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Five new stories from Taiwanese people living with hepatitis B to recognize Hepatitis Awareness Month

The Hepatitis B Foundation’s #BtheVoice storytelling campaign is a global effort to elevate the voices of those living with hepatitis B. hepatitis awareness month 211x206

Doylestown, Pa., May 8, 2024 – For Hepatitis Awareness Month, the Hepatitis B Foundation is releasing new stories from five Taiwanese adults as part of our global #BtheVoice storytelling campaign, which conveys powerful, personal accounts from people affected by hepatitis B, a disease that currently affects nearly 300 million people worldwide. 

The new storytellers Cash, CC, Jacky, Jamie and Mike – all talk about their having become infected with hepatitis B at birth. That’s all too common around the world, though it’s easily preventable when the mother knows if she has hepatitis B and treatment is available. 

Taiwan PRFive news additions to our #BtheVoice campaign is perfect way to recognize Hepatitis Awareness Month, spotlighting the needs of people living with hepatitis B and the importance of diagnosis and treatment to control chronic hepatitis B and prevent liver cancer,” said Hepatitis B Foundation President Chari A. Cohen, DrPH, MPH. Hepatitis B is a primary cause of liver cancer, but it can be prevented with a vaccine and managed with medication.” 

Those interventions significantly reduce the likelihood of developing liver cancer and other complications, Dr. Cohen points out, which in 2022, took the lives of about 1.1 million people worldwide. 

To watch the #BtheVoice stories by Cash, CC, Jacky, Jamie and Mike and to access the complete #BtheVoice video library with more information, visit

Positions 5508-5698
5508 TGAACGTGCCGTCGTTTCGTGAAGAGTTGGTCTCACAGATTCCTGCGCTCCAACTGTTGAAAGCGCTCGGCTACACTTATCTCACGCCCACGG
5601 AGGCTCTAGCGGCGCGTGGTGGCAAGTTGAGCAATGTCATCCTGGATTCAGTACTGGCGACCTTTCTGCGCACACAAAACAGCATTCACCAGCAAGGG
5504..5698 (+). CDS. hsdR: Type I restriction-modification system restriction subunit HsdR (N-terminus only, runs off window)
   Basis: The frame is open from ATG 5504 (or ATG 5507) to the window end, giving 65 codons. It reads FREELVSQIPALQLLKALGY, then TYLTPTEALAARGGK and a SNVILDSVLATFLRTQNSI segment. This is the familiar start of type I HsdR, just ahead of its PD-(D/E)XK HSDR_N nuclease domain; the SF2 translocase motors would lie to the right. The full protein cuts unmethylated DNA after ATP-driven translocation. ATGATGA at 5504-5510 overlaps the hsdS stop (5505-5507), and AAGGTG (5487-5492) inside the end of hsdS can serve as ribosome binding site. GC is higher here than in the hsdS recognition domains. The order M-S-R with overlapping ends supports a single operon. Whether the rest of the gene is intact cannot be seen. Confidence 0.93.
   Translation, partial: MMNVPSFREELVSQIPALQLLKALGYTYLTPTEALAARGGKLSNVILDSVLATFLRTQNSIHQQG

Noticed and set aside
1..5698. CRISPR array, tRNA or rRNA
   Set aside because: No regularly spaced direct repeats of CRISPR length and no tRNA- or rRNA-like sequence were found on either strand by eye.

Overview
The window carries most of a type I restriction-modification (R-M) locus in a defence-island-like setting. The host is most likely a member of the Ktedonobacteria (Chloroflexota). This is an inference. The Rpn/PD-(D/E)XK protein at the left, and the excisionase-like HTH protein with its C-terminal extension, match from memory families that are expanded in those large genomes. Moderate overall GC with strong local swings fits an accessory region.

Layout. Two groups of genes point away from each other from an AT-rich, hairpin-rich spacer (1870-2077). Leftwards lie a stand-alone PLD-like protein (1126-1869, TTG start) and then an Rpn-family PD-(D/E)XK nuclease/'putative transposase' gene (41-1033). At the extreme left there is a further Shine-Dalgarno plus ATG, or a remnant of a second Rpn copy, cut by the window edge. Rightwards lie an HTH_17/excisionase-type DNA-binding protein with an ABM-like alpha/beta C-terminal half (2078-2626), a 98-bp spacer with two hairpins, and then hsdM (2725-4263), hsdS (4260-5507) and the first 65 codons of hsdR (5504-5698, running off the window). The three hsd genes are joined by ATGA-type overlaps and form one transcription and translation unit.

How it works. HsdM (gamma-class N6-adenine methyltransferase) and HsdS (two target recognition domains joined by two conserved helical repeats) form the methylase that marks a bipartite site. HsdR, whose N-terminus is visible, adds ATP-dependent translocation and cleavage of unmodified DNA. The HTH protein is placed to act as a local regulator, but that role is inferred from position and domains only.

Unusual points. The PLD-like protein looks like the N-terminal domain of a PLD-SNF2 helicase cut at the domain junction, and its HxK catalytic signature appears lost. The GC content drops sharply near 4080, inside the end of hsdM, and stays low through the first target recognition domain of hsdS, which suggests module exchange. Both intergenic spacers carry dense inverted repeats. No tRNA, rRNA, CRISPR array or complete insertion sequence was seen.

The Hepatitis B Foundation is planning a range of activities for Hepatitis Awareness Month. In collaboration with the nonprofit Vaccinate Your Family, we are distributing a new set of educational materials about the need to get vaccinated for hepatitis B. The free materials are posted here. 

The Foundation is co-hosting a May 16 Congressional Briefing on “Preventing Liver Cancer & Hepatitis B in the U.S.: A Step Towards Viral Hepatitis Elimination in Washington, D.C. The briefing is being co-hosted by AAPCHO, the Deadliest Cancers Coalition and Congressional Hepatitis Caucus co-chairs Rep. Nydia Velázquez and Rep. Hank Johnson at 12 p.m. in the Rayburn Office Building.  

Speakers will include: 

  • Megan Gordon Don, Director, Government Affairs & Advocacy, Deadliest Cancers Coalition; 
  • Jonathan Mermin, MD, MPH, Director, National Center for HIV, Viral Hepatitis, STD & TB Prevention, U.S. Centers for Disease Control and Prevention;  
  • DeWayne, #justB Storyteller and hepatitis B advocate, Hepatitis B Foundation, and 
  • Adam Carbullido, Director of Policy & Advocacy, Association of Asian Pacific Community Health Organizations. 

To register for the briefing, click here.  

Also during Hepatitis Awareness Month, the Foundation will be conducting a May 25 screening event in Philadelphia, postinga new vignette, releasing a special episode of our B Heppy podcast and sharing special messages through social media and newsletters.  

Hepatitis B often is unknowingly passed on for generations. When babies are born to mothers with the disease, there isgreater than 90% likelihood of their babies developing chronic hepatitis B if they do not receive appropriate treatment at birth. Its crucial for expectant people to be aware of their hepatitis B status to avoid transmitting the virus to their newborns during childbirth. You can learn more about the hepatitis B birth dose vaccine on our website.  

At 14, Cash discovered she had hepatitis B during a routine school health check. Initially, she was informed that everything was normal and treatment was unnecessary. But doctors later found a liver tumor in her that was a malignant cancer. Cash underwent surgery, joined a clinical trial to prevent cancer recurrence and is taking antiviral medication to manage the virus.